My one-year (super boring) challenge: fiscal responsibility

At the start of 2013, I read several stories about one-year (and somewhat gimmicky) challenges.

There’s the mom who only plans to eat Starbucks. (Gross.) And the mom who plans to spend $0 on her child. (Love her, and I totally approve.)

I love the concept of a one-year personal challenge. It’s long enough to make a difference in your life, but it’s not a life sentence. Plus, it gives you an out. You’re not saying: I’m changing my life forever. You’re saying: I’m changing my life for now. What ultimately ends up happening is that you do change your life. How can you not?

A year ago, I told myself I’d spend one year blogging about money, and talking about money. The idea was that if I was completely open about my financial life, then that life would improve. I believe that hiding stuff only makes it worse, and that talking about something opens it up for growth and (so sorry, about to drop an Oprahism, here) healing (bleech! sorry!).

So…I opened up about my personal finances. I TMIed about my debts, and I pontificated (OK, bragged) about my savings. Disposable income and debt repayment suddenly became part of my vernacular. And…

It worked!

I can’t even believe it. I went on vacations last year. Yes, that’s plural. I went on more than one vacation. In more than one year. WITHOUT putting them on credit. I can’t even tell you how amazing this is. It’s nothing short of a damn miracle.

It’s all so unreal to me, that I’m secretly terrified it’s not real. I am suspicious of this financial wellness. Sometimes, it doesn’t sit right. I will have money left over at the end of the month, or enough money to buy, say, groceries, and it will astound me.

But I’m going to take it while I can. Anything could change, and I want to enjoy it while it lasts. I have the tools now to move forward, but I know that I’m not always in control of the outcome. Stuff happens. I was saving money for new flooring to replace the stained and worn carpet in my condo. Then, my 16-year-old water heater started leaking. The sexy, sleek vinyl flooring I’d fantasized about (yes, I aim love in life) will have to wait.

That’s OK. My one year of fiscal responsibility has taught me patience. It’s taught me that good things can come to those who wait. And save.


Photo: stock.xchng/RAWKU5

Photo: stock.xchng/RAWKU5

PS I told myself when I started writing this blog a year ago that I’d revisit whether or not I wanted to continue in February, 2013. I’ve published 55 posts so far (my goal was 52), and I didn’t abandon it after a few posts like so many other blogs I’ve started. I achieved my blogging goal, as well as my financial goals. Yay! Even though my initial idea was that I’d give it up after a year, I think I’m going to continue. I won’t write as often as I did last year, but I will still be here. Thanks to those who read, and commented. You made it more like a conversation for me. And that’s all I ever wanted. XO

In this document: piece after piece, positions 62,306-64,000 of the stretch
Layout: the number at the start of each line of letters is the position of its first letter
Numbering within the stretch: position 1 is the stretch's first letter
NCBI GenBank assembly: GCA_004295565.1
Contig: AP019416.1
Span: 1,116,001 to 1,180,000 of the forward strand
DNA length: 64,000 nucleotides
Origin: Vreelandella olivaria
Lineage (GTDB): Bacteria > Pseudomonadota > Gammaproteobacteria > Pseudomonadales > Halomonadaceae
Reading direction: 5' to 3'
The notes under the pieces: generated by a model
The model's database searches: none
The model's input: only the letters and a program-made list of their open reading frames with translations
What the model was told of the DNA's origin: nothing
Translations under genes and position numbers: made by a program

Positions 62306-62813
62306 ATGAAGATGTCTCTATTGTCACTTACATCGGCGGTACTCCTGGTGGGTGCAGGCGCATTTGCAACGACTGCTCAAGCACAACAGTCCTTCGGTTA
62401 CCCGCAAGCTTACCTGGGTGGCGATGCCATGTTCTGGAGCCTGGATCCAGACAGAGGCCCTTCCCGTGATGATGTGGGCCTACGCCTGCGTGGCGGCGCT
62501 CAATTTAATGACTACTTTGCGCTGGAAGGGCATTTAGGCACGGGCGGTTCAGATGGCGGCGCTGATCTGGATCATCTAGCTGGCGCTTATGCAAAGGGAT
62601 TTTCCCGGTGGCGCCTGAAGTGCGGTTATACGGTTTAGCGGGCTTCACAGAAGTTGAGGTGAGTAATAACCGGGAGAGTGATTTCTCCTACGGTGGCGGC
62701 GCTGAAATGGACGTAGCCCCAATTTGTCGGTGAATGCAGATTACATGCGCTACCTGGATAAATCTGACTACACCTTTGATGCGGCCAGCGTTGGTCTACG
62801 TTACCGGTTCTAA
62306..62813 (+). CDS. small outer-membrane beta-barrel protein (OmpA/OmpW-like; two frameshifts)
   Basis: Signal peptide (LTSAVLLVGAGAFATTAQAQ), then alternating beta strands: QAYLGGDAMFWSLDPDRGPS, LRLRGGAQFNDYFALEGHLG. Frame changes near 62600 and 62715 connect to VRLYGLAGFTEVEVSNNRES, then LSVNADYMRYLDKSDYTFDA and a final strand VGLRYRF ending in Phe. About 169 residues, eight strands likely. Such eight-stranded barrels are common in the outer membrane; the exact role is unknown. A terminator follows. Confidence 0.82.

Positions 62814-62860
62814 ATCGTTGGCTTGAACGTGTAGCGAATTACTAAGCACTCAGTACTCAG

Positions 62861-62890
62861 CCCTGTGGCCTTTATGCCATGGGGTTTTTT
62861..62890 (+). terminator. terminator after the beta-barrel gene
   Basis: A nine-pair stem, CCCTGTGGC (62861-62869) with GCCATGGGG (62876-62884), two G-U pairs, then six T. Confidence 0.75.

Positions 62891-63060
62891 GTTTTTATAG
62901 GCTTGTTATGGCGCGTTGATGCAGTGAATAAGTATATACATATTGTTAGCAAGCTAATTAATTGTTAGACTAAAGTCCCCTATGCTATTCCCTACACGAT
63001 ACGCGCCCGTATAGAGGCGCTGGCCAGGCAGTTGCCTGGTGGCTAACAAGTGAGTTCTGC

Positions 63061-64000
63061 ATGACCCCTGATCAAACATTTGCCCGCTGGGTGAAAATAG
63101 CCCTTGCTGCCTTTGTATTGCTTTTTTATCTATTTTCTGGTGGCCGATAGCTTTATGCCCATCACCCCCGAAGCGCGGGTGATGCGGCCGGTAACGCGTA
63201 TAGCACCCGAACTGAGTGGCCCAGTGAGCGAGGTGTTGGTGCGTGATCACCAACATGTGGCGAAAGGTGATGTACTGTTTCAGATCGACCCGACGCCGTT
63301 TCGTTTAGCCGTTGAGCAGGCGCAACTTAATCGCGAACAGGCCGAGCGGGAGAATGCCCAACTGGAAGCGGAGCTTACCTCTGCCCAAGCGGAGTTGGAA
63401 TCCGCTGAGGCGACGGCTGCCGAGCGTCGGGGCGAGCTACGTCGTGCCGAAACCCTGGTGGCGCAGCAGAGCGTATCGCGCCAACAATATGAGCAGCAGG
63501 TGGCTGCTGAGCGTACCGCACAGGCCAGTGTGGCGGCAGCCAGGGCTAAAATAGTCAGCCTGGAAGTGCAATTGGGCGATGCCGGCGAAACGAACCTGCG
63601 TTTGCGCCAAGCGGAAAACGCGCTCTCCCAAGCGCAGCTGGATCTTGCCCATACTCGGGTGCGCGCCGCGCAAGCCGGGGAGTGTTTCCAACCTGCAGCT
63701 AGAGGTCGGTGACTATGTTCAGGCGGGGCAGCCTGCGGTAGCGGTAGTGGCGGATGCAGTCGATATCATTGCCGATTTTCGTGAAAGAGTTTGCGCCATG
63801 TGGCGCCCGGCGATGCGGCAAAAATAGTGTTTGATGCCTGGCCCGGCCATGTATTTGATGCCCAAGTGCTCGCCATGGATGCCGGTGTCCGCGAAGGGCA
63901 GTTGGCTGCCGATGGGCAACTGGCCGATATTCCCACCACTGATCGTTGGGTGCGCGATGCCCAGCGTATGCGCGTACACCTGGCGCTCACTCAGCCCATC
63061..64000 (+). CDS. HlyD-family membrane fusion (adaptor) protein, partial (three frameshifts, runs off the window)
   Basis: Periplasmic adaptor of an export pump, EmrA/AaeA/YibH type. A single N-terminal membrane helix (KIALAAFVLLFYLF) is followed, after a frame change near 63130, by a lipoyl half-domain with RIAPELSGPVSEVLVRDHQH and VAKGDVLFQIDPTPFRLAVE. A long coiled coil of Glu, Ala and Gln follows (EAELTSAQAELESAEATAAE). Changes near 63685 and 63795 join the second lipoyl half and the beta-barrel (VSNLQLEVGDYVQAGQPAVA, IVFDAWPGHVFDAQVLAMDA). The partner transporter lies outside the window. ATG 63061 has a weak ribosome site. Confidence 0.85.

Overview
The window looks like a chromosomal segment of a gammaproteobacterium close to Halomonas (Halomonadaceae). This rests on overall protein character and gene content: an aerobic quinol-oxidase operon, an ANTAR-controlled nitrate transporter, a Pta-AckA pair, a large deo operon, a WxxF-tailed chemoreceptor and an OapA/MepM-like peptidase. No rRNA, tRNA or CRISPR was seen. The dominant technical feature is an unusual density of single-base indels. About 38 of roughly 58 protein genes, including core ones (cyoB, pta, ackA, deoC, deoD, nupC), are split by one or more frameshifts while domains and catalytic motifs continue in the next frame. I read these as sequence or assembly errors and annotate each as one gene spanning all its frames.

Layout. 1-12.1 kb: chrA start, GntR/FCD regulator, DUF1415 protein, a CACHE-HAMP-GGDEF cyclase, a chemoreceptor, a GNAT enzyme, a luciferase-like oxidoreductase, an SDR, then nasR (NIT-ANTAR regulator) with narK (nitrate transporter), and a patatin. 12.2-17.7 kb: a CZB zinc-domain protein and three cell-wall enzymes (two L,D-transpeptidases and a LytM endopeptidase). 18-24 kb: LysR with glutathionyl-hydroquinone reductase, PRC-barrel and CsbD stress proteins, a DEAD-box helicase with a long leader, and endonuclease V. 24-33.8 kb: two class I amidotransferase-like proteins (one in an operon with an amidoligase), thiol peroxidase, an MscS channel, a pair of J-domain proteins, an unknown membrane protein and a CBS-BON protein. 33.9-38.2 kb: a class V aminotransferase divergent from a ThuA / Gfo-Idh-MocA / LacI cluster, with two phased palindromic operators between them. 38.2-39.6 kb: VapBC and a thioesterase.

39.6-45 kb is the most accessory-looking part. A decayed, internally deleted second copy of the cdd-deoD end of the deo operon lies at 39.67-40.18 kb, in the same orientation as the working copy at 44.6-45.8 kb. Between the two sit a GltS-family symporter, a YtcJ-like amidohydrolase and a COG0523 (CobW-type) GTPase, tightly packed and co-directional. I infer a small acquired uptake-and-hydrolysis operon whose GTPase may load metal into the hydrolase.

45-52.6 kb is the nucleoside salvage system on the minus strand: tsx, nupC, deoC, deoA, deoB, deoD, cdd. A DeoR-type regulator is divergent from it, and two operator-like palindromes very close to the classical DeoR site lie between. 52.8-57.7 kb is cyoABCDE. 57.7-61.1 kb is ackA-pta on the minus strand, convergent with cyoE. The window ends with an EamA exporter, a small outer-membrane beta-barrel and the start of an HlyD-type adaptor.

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Share your financial resolutions for 2013


I believe in resolutions at the start of a new year.

I believe in resolutions, period. But there is something magical about the fresh start that a new year brings. Despite what people say about resolutions, I often keep mine.* I owe this fact to being extremely stubborn and having a (cruelly) strong memory.

I’d like to share my financial goals for 2013 with the hope that they inspire you to set your own.

1) Stay the course: I’ve had a great year financially. I’ve learned to manage my credit card (the balance is zero as I write this!), and I’ve learned to save money ($3,000 in planned spending savings; $5,000 in job-absence savings; and $7,000 in retirement savings. Um…yay!) Now would be a great time to rest, right? It’s the optimal time to relax a little. NO WAY! OK, maybe a little. I can probably stop living with my poor-woman mentality, but overall I need to stay on my current path to get where I want to be, which is…

2) Become (almost) debt-free:  Mortgage not included, my main goal is to rid myself of personal debt in the coming 12 months. I have a car loan ($3,190) and the rest of my student loan ($1,300) left. Part of me wants to hit them hard, but I know that slow and steady wins the race, which means I will have to…

3) Prioritize: I have non-financial goals this year that require money to achieve, including replacing the flooring in my condo and taking at least three Master’s classes. That means other goals – like a trip to Whitehorse, YT with my daughter and my partner – will likely have to wait. That’s OK. After all, 2014 is right around the corner. And we all know a new year means new goals and new possibilities.

Please share your financial resolutions (either in the comments section or by emailing me at It will inspire me to reach my own goals.

Happy New Year!


*If you have trouble keeping yours, here are some tips from Forbes.


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